7 items from 2013
Jean Kent: ‘The Browning Version’ 1951, Gainsborough folds (photo: Jean Kent in ‘The Browning Version,’ with Michael Redgrave) (See previous post: “Jean Kent: Gainsborough Pictures Film Star Dead at 92.”) Seemingly stuck in Britain, Jean Kent’s other important leads of the period came out in 1948: John Paddy Carstairs’ Alfred Hitchcock-esque thriller Sleeping Car to Trieste (1948), with spies on board the Orient Express, and Gordon Parry’s ensemble piece Bond Street. Following two minor 1950 comedies, Her Favorite Husband / The Taming of Dorothy and The Reluctant Widow / The Inheritance, Kent’s movie stardom was virtually over, though she would still have one major film role in store. In what is probably her best remembered and most prestigious effort, Jean Kent played Millie Crocker-Harris, the unsympathetic, adulterous wife of unfulfilled teacher Michael Redgrave, in Anthony Asquith’s 1951 film version of Terence Rattigan’s The Browning Version — a Javelin Films production »
- Andre Soares
British film and television actress Jean Kent has died after suffering a fall, per UK reports. She was 92. Kent made her name in the 1940s and 1950s starring in a number of melodramas from Gainsborough Pictures, including Fanny By Gaslight, Bees In Paradise, Madonna of the Seven Moons, and The Wicked Lady. On another Gainsborough film, 1946′s Caravan, she met actor and future husband Josef Ramart. They starred together again in the 1949 musical comedy Trottie True. Kent moved into television in the 1950s, appearing in shows including Epilogue to Capricorn, Sir Francis Drake, and Thicker Than Water. Notable film roles came opposite Marilyn Monroe in The Prince and the Showgirl and in Otto Preminger’s Bonjour Tristesse. »
- THE DEADLINE TEAM
London — Jean Kent, one of the biggest British film stars of the 1940s and 1950s, has died. She was 92.
Kent was injured in a fall at her home in Suffolk, England, on Thursday, and died in hospital in Bury St. Edmunds on Friday.
She rose to fame playing in a series of costume melodramas for Gainsborough Pictures in the 1940s, such as “Fanny By Gaslight,” in which she starred with James Mason and Stewart Granger. She went on to appear in 45 films.
Among her notable perfs were “The Prince and the Showgirl” (1957), in which she co-starred with Laurence Olivier and Marilyn Monroe, and “The Browning Version” (1951), where she played alongside Michael Redgrave.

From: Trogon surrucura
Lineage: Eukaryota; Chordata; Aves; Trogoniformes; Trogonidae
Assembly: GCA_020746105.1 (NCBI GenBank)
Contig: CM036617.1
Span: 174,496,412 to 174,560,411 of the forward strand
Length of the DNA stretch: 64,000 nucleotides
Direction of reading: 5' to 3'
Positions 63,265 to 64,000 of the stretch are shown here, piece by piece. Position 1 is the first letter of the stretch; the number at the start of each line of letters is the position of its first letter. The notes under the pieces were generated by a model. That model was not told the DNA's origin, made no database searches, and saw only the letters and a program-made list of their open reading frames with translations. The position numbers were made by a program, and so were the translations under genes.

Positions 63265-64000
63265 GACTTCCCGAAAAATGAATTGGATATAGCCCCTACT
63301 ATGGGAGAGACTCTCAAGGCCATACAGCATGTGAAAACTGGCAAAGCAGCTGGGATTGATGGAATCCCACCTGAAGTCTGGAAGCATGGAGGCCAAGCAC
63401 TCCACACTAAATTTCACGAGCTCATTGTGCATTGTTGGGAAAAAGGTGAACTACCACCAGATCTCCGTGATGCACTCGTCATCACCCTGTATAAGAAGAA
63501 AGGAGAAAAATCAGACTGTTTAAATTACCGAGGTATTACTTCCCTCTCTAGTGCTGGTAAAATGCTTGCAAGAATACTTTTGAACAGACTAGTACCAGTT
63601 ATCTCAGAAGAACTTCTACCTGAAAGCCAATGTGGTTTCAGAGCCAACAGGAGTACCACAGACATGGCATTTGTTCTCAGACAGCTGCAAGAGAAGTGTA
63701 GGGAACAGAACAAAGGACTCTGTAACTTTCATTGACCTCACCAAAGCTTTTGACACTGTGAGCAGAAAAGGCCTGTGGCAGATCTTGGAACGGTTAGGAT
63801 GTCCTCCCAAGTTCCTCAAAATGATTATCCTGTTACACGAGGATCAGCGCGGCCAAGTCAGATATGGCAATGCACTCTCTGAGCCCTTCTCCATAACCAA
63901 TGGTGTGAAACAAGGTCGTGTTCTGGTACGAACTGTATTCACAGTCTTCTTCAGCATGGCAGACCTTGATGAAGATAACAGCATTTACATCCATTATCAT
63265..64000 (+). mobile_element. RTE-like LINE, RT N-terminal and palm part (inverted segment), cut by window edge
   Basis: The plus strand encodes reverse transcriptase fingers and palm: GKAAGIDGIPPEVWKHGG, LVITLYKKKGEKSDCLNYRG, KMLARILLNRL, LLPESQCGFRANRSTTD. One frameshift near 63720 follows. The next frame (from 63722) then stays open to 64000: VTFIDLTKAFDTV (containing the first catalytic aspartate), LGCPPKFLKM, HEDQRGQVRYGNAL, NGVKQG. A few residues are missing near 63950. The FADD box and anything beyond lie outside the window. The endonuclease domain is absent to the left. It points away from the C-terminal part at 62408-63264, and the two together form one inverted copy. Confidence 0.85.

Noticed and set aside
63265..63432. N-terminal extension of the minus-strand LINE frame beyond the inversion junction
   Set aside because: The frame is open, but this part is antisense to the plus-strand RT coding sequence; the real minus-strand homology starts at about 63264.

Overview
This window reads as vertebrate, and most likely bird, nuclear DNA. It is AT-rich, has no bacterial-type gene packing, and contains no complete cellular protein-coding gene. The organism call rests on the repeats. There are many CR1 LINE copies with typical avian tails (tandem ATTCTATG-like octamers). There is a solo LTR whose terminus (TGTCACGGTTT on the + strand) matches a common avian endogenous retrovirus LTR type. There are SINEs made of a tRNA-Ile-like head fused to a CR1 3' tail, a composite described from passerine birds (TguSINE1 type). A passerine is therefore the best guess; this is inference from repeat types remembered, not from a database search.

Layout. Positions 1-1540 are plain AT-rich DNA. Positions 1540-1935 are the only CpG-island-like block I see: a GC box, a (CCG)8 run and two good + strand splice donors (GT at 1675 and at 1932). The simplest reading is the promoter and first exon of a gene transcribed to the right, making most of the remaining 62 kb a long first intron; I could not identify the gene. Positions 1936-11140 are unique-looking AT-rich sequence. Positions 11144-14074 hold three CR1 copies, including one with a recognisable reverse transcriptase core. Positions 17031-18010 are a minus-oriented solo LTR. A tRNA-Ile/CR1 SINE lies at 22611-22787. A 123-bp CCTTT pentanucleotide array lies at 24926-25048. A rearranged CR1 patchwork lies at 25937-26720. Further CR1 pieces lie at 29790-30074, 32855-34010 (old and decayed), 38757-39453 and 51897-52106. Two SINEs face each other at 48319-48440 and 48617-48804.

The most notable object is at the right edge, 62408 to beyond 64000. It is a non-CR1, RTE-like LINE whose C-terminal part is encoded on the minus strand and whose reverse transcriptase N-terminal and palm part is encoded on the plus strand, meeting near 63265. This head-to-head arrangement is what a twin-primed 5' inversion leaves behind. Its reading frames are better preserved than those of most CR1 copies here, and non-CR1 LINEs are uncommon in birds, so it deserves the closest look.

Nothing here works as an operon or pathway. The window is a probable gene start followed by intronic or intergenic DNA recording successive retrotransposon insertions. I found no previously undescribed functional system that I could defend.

She was honored by the British Film Institute on her 90th birthday in 2011.
Her friend Michael Thornton, an author and former film critic, told the Daily Telegraph: “She knew what it meant to be a star, and regarded »
- Leo Barraclough
Actress Jean Kent, whose film and television career in the U.K. spanned over five decades, died at age 92, BBC News reported. Family friend Michael Thornton shared the news, stating that the actress suffered an injury at her home in Suffolk and passed away at a hospital. Kent's roles included turns in Caravan (1946) and The Browning Version (1951), as well as appearing alongside Marilyn Monroe and Laurence Olivier in The Prince and the Showgirl (1957). The British Film Institute honored Kent in 2011. When asked at the ceremony if she had a message for fans, the actress recalled her
- THR Staff
[Editor's note: Please welcome our newest contributor to Slackerwood, Matt Shiverdecker.]
There's an incredibly diverse slate of repertory films in town over the next week, starting with the continuation of the Traveling Circus series from the Austin Film Society. You'll want to head to the Marchesa for Max Ophuls' Lola Montes, a gorgeous Cinemascope spectacle bursting with colors that will leap off the screen in 35mm, tonight and Sunday night (Elizabeth's preview). For those of you who recently watched HBO's Love, Marilyn documentary, you won't want to miss out on Tuesday night's Essential Cinema selection of The Prince And The Showgirl, also screening at the Marchesa in 35mm.
The Paramount's Summer Film Series continues to serve up an eclectic batch of films over the next week including Wim Wenders' Wings Of Desire and a digital screening of Truffaut's new wave classic The 400 Blows at the Stateside, both happening tonight. Also on deck, an Audrey Hepburn double feature Saturday »
- Matt Shiverdecker
"Frightened? Child, you're talking to a man who's laughed in the face of death, sneered at doom, and chuckled at catastrophe ... I was petrified." –'The Wizard of Oz' (1939)
Greetings from the apocalypse! As North Korea readies their nukes for a pre-emptive strike against the U.S., and Dennis Rodman plays a game of pick-up basketball with supreme leader Kim Jong-un with the very survival of the planet on the line, I'm ready for a solid weekend of moviegoing. How about you? Sure you are. If you're really worried about Kim's missiles made out of Campbell's Soup cans and old Sony Walkmans, then go to Home Depot and grab a 30-dollar tarp to cover your roof with. That oughta do the trick.
Friday, March 8
- Max Evry
Michelle Williams, currently starring as good witch Glinda in Oz the Great and Powerful, has racked up an impressive filmography since first coming to public attention for her role in Dawson's Creek (although some film fans might also remember a few notable pre-Dawson roles).
Here's some highlights from her film career, including recommendations from @guardianfilm Twitter followers @stugone, @Ben_Smith_123 and @eamonngriffin
What would you add to the list?
Michelle played Marilyn Monroe opposite Kenneth Branagh's Laurence Olivier, in a film charting the making of ill-fated light comed The Prince and the Showgirl. In his review, Peter Bradshaw said: "In art as in life, Olivier's spotlight is taken away by Marilyn, played terrifically »
7 items from 2013
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